Overall: ***1/2 /5

 

Jeepers Creepers 2 (2003)
 
with: Ray Wise, Jonathan Breck
 
                                 Jeepers Creepers 2
 The Creeper sets his sights on a busload of teenagers in this above-average horror sequel.                           
 Superior to the original in almost every way: it's scarier and more entertaining. Unfortunately, some cliches (pursuit in corn fields, scarecrow etc...) makes this film enjoyable but forgettable.
 
Overall: ***/5

The Grudge (2004)

With: Sarah Michelle Gellar, Bill Pullman, Ted Raimi

An interesting film this. Recently we saw Hideo Nakata remake his own film Ring 2 for the Americans. Well, here it’s Shimizu’s turn to adapt his own film for the Americans. The original Ju-On: The Grudge was entertaining, spooky and fun but…I never thought I’d say this…the American remake is better! Yes, that’s scary in itself isn’t it? It’s basically a haunted house film based on an original idea: we are told at the start that when someone dies of a powerful rage, it remains and the grudge stays with whoever comes in contact with it. We follow 2 stories, one begins at the end and goes backwards and the other goes forwards: both stories complete each other. When some people who went to the house start disappearing, the Japanese police investigate the case. Meanwhile, Sarah Michelle Gellar (Buffy), who went to the house and survived, tries to find out the truth by herself. In the house, there’s a creepy Japanese kid called Toshio with a black cat who is spookier than any kid you’re likely to see in any horror film that came out recently. As if that weren’t enough, we also have a strange woman who is not unlike Sadako in Ringu hanging around. Nakata took the opportunity, when remaking Ring Two, to tell a practically totally different story. Shimizu, however, wisely simplified his own film and eradicated most of the "wrongs" of the original in order to improve it. The final result is a superior film that’s low on special effects but high on scares. The acting, unlike in The Ring, isn’t overdone and the fear that’s consuming each character adds to the creation of a pretty spooky atmosphere. For me, it may not look quite as good as The Ring but it’s a better, more effective horror film. Overall, The Grudge is widely underrated and, even though it contains some similarities to Ringu, it still feels original and the scares can be quite surprising.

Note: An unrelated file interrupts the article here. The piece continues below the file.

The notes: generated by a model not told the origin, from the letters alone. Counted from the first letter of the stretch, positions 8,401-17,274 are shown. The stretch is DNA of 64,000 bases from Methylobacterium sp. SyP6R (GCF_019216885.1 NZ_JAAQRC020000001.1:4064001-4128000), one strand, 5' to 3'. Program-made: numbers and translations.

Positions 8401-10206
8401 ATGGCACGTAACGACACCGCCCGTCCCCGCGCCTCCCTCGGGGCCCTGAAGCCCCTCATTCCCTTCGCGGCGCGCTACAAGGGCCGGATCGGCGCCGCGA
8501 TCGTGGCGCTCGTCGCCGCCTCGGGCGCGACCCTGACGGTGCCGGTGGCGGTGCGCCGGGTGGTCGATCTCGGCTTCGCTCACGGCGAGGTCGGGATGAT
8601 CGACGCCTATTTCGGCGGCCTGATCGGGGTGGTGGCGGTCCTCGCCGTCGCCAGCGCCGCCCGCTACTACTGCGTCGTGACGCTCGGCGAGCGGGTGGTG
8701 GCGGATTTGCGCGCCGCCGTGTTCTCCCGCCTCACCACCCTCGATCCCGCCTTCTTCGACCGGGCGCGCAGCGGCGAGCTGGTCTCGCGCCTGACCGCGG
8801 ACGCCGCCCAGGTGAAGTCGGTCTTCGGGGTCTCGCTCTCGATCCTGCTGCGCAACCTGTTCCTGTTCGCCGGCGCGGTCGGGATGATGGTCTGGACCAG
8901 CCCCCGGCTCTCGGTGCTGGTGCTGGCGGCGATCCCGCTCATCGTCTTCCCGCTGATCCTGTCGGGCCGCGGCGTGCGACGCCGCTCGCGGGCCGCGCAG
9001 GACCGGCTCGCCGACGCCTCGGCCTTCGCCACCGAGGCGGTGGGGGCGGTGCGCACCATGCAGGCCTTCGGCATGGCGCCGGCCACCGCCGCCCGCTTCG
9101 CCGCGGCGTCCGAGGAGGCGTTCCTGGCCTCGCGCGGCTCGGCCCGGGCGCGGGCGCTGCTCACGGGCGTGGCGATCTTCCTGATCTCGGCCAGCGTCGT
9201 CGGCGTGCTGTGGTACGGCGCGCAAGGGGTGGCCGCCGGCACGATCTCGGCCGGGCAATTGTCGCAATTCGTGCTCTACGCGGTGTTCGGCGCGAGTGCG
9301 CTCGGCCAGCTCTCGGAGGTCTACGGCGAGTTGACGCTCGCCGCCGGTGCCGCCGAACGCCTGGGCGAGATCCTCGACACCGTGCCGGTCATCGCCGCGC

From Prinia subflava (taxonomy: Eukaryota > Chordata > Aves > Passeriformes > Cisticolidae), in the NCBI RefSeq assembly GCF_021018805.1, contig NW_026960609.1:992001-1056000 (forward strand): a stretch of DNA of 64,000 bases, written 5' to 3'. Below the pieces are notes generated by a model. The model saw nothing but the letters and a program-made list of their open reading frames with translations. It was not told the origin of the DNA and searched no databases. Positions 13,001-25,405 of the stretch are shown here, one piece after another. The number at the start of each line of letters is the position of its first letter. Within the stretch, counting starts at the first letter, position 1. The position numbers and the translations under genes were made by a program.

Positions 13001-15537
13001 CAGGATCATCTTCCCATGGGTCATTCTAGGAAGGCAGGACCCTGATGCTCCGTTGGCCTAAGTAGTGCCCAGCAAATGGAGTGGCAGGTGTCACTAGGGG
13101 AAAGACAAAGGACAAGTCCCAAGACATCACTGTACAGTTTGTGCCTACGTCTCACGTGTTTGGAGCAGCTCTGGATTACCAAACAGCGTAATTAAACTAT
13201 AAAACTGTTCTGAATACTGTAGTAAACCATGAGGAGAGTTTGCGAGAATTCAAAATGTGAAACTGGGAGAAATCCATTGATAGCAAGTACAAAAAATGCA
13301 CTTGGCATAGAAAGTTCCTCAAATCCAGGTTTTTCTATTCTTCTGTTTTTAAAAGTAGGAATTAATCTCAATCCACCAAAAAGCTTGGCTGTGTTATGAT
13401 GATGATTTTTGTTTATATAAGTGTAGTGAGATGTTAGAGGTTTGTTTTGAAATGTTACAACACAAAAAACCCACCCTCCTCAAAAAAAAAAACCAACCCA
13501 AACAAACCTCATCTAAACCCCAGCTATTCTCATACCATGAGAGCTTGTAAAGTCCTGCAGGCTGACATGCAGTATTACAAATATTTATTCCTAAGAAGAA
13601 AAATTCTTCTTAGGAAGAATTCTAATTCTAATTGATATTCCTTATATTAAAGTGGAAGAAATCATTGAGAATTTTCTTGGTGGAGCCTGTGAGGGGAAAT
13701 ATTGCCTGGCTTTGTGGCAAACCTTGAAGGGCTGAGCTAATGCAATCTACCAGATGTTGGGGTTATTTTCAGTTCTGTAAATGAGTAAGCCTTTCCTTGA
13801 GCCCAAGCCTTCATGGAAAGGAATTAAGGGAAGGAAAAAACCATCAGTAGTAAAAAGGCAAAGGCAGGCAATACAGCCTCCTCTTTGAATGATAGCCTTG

Overall: ****/5

White Noise (2005)

 

With: Michael Keaton, Chandra West, Deborah Kara Unger, Ian McNeice

Michael Keaton (aka Batman, Beetlejuice) is back! After about 10 years of absence, one of Cablo Gula’s favourite actors has come out of hiding and has returned! Granted, White Noise has a bad title and a story that may seem silly at first due to its ressemblance to ideas brought up in The Ring and the Sixth Sense. And yet, this is one of the most decent American horror films of the year. Michael Keaton plays an architect whose pregnant wife dies in a suspicious car accident but when a man tells him she’s been contacting him from the other side, things get tricky. Apparently, you can contact the Dead by recording the white noise from the radio or your television and playing it back. At first, Keaton’s character finds that preposterous, understandably but when he hears his wife’s voice calling him into the white noise he starts to change his mind. As with almost all horror films, there are some minor flaws, and White Noise is no exception: the script can seem a bit too light, too much time is spent on Keaton’s grief and some opportunities for good scares are sometimes lost. Having said that, even though the scary moments don’t come by thousands, when they do come, they’re not a disappointment. The film’s creepy atmosphere is well achieved and the direction is slick. As for Michael Keaton, he doesn’t seem to have lost his talents and it’s great to see him back. Overall, a good little horror film that may be low on big scares but is effective on suspense.

 

Overall:***/5

 

Constantine (2005)

 

With: Keanu Reeves, Rachel Weisz